87. Safavi S, Forestier E, Golovleva I, Barbany G, Nord KH. et al. 2013. Loss of chromosomes is the primary event in near-haploid and low-hypodiploid acute lymphoblastic leukemia. Leukemia 27:248–50 [Google Scholar]
  88. Schnutgen F, Hansen J, De-Zolt S, Horn C, Lutz M. et al. 2008. Enhanced gene trapping in mouse embryonic stem cells. Nucleic Acids Res. 36:e133 [Google Scholar]
  89. Silk AD, Zasadil LM, Holland AJ, Vitre B, Cleveland DW, Weaver BA. 2013. Chromosome missegregation rate predicts whether aneuploidy will promote or suppress tumors. Proc. Natl. Acad. Sci. USA 110:E4134–41 [Google Scholar]
  90. Solter D. 1988. Differential imprinting and expression of maternal and paternal genomes. Annu. Rev. Genet. 22:127–46 [Google Scholar]
  91. Spencer HG, Clark AG. 2014. Non-conflict theories for the evolution of genomic imprinting. Heredity 113112–18 [Google Scholar]
  92. Stark B, Jeison M, Gobuzov R, Krug H, Glaser-Gabay L. et al. 2001. Near haploid childhood acute lymphoblastic leukemia masked by hyperdiploid line: detection by fluorescence in situ hybridization. Cancer Genet. Cytogenet. 128:108–13 [Google Scholar]
  93. Stock M, Lamatsch DK, Steinlein C, Epplen JT, Grosse WR. et al. 2002. A bisexually reproducing all-triploid vertebrate. Nat. Genet. 30:325–28 [Google Scholar]
  94. Sukov WR, Ketterling RP, Wei S, Monaghan K, Blunden P. et al. 2010. Nearly identical near-haploid karyotype in a peritoneal mesothelioma and a retroperitoneal malignant peripheral nerve sheath tumor. Cancer Genet. Cytogenet. 202:123–28 [Google Scholar]
  95. Sunil SK, Prakash PN, Hariharan S, Vinod G, Preethi RT. et al. 2006. Adult acute lymphoblastic leukemia with near haploidy, hyperdiploidy and Ph positive lines: a rare entity with poor prognosis. Leuk. Lymphoma 47:561–63 [Google Scholar]
  96. Tarkowski AK, Rossant J. 1976. Haploid mouse blastocysts developed from bisected zygotes. Nature 259:663–65 [Google Scholar]
  97. Tarkowski AK, Witkowska A, Nowicka J. 1970. Experimental partheonogenesis in the mouse. Nature 226:162–65 [Google Scholar]
  98. Tesar PJ, Chenoweth JG, Brook FA, Davies TJ, Evans EP. et al. 2007. New cell lines from mouse epiblast share defining features with human embryonic stem cells. Nature 448:196–99 [Google Scholar]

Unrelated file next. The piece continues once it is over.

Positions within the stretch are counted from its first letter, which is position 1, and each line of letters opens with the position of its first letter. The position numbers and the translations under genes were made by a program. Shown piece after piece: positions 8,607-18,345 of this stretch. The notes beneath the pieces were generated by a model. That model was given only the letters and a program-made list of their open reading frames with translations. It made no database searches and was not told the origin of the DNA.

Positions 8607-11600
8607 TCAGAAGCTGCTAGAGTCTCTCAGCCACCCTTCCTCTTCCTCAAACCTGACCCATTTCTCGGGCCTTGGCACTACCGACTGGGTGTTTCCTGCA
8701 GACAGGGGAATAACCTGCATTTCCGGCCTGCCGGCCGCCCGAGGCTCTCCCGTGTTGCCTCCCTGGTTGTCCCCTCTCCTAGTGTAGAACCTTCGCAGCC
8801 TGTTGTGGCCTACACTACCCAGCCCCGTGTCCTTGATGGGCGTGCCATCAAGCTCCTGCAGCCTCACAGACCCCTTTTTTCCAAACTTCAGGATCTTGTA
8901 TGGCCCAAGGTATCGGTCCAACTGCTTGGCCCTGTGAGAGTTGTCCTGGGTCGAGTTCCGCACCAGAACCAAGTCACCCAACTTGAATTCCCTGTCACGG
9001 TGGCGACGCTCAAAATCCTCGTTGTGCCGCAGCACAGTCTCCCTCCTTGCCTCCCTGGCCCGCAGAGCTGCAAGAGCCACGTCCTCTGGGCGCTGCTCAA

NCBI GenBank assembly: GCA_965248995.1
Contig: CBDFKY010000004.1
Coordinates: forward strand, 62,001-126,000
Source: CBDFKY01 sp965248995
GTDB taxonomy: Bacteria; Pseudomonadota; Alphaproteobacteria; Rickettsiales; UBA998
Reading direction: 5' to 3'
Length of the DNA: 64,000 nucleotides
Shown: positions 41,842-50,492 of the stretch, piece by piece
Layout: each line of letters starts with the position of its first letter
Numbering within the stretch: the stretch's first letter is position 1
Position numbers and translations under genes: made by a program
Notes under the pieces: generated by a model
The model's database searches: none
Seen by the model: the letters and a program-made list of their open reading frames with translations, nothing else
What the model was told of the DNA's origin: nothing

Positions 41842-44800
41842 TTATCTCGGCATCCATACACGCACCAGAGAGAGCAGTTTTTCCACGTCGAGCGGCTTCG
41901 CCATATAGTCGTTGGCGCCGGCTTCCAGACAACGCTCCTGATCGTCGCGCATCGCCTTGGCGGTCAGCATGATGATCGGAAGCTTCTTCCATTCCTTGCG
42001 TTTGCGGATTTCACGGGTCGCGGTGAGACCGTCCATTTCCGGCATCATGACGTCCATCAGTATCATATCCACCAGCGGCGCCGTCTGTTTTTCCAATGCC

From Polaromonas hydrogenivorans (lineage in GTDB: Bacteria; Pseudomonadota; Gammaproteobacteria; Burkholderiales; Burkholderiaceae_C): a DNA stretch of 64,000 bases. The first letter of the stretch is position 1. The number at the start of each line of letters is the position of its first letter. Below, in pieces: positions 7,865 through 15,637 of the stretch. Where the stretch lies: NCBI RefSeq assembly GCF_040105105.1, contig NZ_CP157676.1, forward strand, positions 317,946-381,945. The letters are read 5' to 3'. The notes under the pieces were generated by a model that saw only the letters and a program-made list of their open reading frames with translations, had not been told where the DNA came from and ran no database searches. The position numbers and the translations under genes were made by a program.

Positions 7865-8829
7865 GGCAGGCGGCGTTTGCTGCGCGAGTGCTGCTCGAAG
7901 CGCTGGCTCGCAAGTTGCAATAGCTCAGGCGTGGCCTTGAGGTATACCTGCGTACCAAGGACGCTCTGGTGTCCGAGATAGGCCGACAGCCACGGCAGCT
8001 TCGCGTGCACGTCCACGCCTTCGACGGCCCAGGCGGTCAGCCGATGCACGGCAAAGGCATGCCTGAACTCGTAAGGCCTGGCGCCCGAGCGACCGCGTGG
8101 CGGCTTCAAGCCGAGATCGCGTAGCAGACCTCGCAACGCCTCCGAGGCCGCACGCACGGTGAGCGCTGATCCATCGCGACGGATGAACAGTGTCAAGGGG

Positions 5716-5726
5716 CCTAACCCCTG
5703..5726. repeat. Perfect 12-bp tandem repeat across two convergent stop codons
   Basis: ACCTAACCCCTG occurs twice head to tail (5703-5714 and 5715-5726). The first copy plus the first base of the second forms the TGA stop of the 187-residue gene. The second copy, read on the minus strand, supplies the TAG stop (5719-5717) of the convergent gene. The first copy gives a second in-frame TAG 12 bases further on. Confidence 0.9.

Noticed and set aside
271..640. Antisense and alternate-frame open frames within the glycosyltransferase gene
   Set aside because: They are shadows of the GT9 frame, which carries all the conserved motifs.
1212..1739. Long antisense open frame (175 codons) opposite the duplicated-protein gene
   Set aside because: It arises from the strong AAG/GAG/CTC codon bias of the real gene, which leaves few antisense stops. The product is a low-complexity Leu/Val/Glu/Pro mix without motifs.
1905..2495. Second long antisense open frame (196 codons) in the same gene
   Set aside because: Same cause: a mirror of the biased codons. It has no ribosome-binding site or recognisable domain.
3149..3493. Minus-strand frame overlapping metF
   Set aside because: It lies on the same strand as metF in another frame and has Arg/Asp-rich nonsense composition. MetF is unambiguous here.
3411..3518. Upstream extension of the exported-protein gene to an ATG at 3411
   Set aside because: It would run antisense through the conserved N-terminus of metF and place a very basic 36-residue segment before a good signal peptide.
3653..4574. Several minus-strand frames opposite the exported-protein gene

99. Thompson SL, Compton DA. 2008. Examining the link between chromosomal instability and aneuploidy in human cells. J. Cell Biol. 180:665–72 [Google Scholar]
  100. Thorgaard GH, Gall GA. 1979. Adult triploids in a rainbow trout family. Genetics 93:961–73 [Google Scholar]
  101. Timms RT, Duncan LM, Tchasovnikarova IA, Antrobus R, Smith DL. et al. 2013. Haploid genetic screens identify an essential role for PLP2 in the downregulation of novel plasma membrane targets by viral E3 ubiquitin ligases. PLOS Pathog. 9:e1003772 [Google Scholar]
  102. Uren AG, Mikkers H, Kool J, van der Weyden L, Lund AH. et al. 2009. A high-throughput splinkerette-PCR method for the isolation and sequencing of retroviral insertion sites. Nat. Protoc. 4:789–98 [Google Scholar]
  103. Wan H, He Z, Dong M, Gu T, Luo GZ. et al. 2013. Parthenogenetic haploid embryonic stem cells produce fertile mice. Cell Res. 23:1330–33 [Google Scholar]
  104. Wang T, Wei JJ, Sabatini DM, Lander ES. 2014. Genetic screens in human cells using the CRISPR-Cas9 system. Science 343:80–84 [Google Scholar]
  105. Wang W, Bradley A, Huang Y. 2009. A piggyBac transposon-based genome-wide library of insertionally mutated Blm-deficient murine ES cells. Genome Res. 19:667–73 [Google Scholar]
  106. Weeks AR, Marec F, Breeuwer JA. 2001. A mite species that consists entirely of haploid females. Science 292:2479–82 [Google Scholar]
  107. White M. 1984. Chromosomal mechanisms in animal reproduction. Boll. Zool. 51:1–23 [Google Scholar]
  108. Wiellette E, Grinblat Y, Austen M, Hirsinger E, Amsterdam A. et al. 2004. Combined haploid and insertional mutation screen in the zebrafish. Genesis 40:231–40 [Google Scholar]
  109. Yamauchi Y, Riel JM, Stoytcheva Z, Ward MA. 2013. Two Y genes can replace the entire Y chromosome for assisted reproduction in the mouse. Science 343:69–72 [Google Scholar]
  110. Yang H, Liu Z, Ma Y, Zhong C, Yin Q. et al. 2013. Generation of haploid embryonic stem cells from Macaca fascicularis monkey parthenotes. Cell Res. 23:1187–200 [Google Scholar]
  111. Yang H, Shi L, Wang BA, Liang D, Zhong C. et al. 2012. Generation of genetically modified mice by oocyte injection of androgenetic haploid embryonic stem cells. Cell 149:605–17 [Google Scholar]
  112. Yi M, Hong N, Hong Y. 2009. Generation of medaka fish haploid embryonic stem cells. Science 326:430–33 [Google Scholar]
  113. Yildirim E, Kirby JE, Brown DE, Mercier FE, Sadreyev RI. et al. 2013. Xist RNA is a potent suppressor of hematologic cancer in mice.. Cell 152:727–42 [Google Scholar]
  114. Yuan Y, Huang X, Zhang L, Zhu Y, Huang Y. et al. 2013. Medaka haploid embryonic stem cells are susceptible to Singapore grouper iridovirus as well as to other viruses of aquaculture fish species. J. Gen. Vir. 94:2352–59 [Google Scholar]

Data & Media loading...

  • Article Type: Review Article
This is a required field
Please enter a valid email address
Approval was a Success
Invalid data
An Error Occurred
Approval was partially successful, following selected items could not be processed due to error